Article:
This hyperbolic deformity is a wonderful Baroque feature in itself, but the tension between this grotesque and rough exterior with an inherently gentle and kind soul creates an even more appreciable dialectic, a true opposition that demonstrates the Baroque magnification of the creature’s binary nature. Perhaps the most interesting dimension of this duality is that Marino’s Polyphemus is shockingly aware of the extreme incompatibility between his features and his feelings. He perpetually calls both Galatea and the reader’s attention to this as a testament to the injustice of nature; ultimately the intrinsic goodness and decency he wishes to share meets with intolerance, scorn and derision due to a physicality that he cannot alter or avoid. Likewise, the beautiful nymph he loves is too unfeeling and callous to even attempt to examine beneath the superficial veneer of her suitor. Polyphemus’ lament somehow insists that the reader, too, reflects on the true nature of the beautiful, and where it may truly reside.

Marino’s Rime Boscherecce develops the legend of Polyphemus and Galatea by employing those elements of the classical myth that most appealed to him. Naturally, the particulars that Marino includes differ from his sources, as he selected those which were conducive to the aesthetic he himself advocated. Likewise, subsequent conveyors of the myth, like Luis de Góngora himself, would embellish the tale according to a particular taste or aesthetic convention. This assuredly would account for some of the rather significant differences in form, length and scope between Góngora’s La fábula de Polifemo y Galatea and Marino’s. Marino’s Rime Boscherecce presents the myth in five distinct segments: Polyphemus’ desire to meet and court Galatea; his complaint and dissatisfaction with his life; provocation and amorous banter in an attempt to again woo her; affliction and jealousy due to his rejection and the discovery of the intrigue between Acis and Galatea; and the desperation that fuels Polyphemus’ fury and subsequent murder of his competitor Acis when he discovers the couple entwined (Hauser-Jakubowicz 167). The five segments constitute Polyphemus’ song, or canto, and frequently diverge from the Ovidian source which inspired it.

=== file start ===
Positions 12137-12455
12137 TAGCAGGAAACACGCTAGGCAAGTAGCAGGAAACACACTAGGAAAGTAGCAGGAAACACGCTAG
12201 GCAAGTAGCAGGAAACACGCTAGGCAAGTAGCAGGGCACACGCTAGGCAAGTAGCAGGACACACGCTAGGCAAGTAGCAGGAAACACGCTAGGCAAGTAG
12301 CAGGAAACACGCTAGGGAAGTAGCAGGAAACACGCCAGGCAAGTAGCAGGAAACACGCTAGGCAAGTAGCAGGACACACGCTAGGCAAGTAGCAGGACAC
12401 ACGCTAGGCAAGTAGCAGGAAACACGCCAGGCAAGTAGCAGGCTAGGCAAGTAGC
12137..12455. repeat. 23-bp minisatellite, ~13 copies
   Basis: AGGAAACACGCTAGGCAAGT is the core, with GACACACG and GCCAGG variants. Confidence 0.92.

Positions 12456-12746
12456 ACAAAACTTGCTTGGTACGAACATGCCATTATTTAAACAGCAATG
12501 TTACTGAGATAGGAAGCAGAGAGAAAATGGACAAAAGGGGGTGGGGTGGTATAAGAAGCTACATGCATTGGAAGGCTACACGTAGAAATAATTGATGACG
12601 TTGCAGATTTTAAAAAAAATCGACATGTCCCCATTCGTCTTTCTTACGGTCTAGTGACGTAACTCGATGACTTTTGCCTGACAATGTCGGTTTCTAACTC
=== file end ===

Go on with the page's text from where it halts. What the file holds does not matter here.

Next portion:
The convergence between Marino and Góngora’s poems is most evident in this particular component, for it is in the Cyclops’ song that some of the most obvious parallels are visible. In both poems, the canto is considerably longer than that of Ovid’s, though Marino’s canto is nonetheless much longer than Góngora’s. Whereas it constitutes 191 verses of the work, it occupies only a mere 104 in Góngora’s. According to Dámaso Alonso in his Góngora y el “Polifemo,” this same element ultimately accounts for 57 percent of Marino’s poem but only twenty percent of Góngora’s. This variation may perhaps be a function of a different ideological and aesthetic context that each poet wished to emphasize. The narrator’s voice is less prominent than that of the Cyclops protagonist in Marino’s poem; ultimately, this serves to deliver the sensitive, artistic nature of the monster in his purported own words. In Góngora’s, however, the voice of the narrator is frequently more prominent than the protagonist himself, and the actual narrative stance is reminiscent of the silva with its third person narrative of a voyage or dream (Rivers 91-106), a seeming precursor to his Soledades.

Though both works have significantly expanded Polyphemus’ canto beyond its length and scope in Ovid’s Metamorphoses, this alone does not suffice to suggest that Góngora may have used Marino’s work as a source of inspiration. Indeed, several literary critics insist that any connection between the two works is merely coincidental, and suggests not imitation, but instead mere contamination based on the classical texts they shared. In his work The Poet of the MarvelousGiambattista Marino, James Mirollo intimates that Marino, if anyone, was “more of the borrower than the lender” (265) when examining his poetry vis à vis Iberian literature. He therefore contends that the connection between the Polyphemus poems is in no degree mimetic: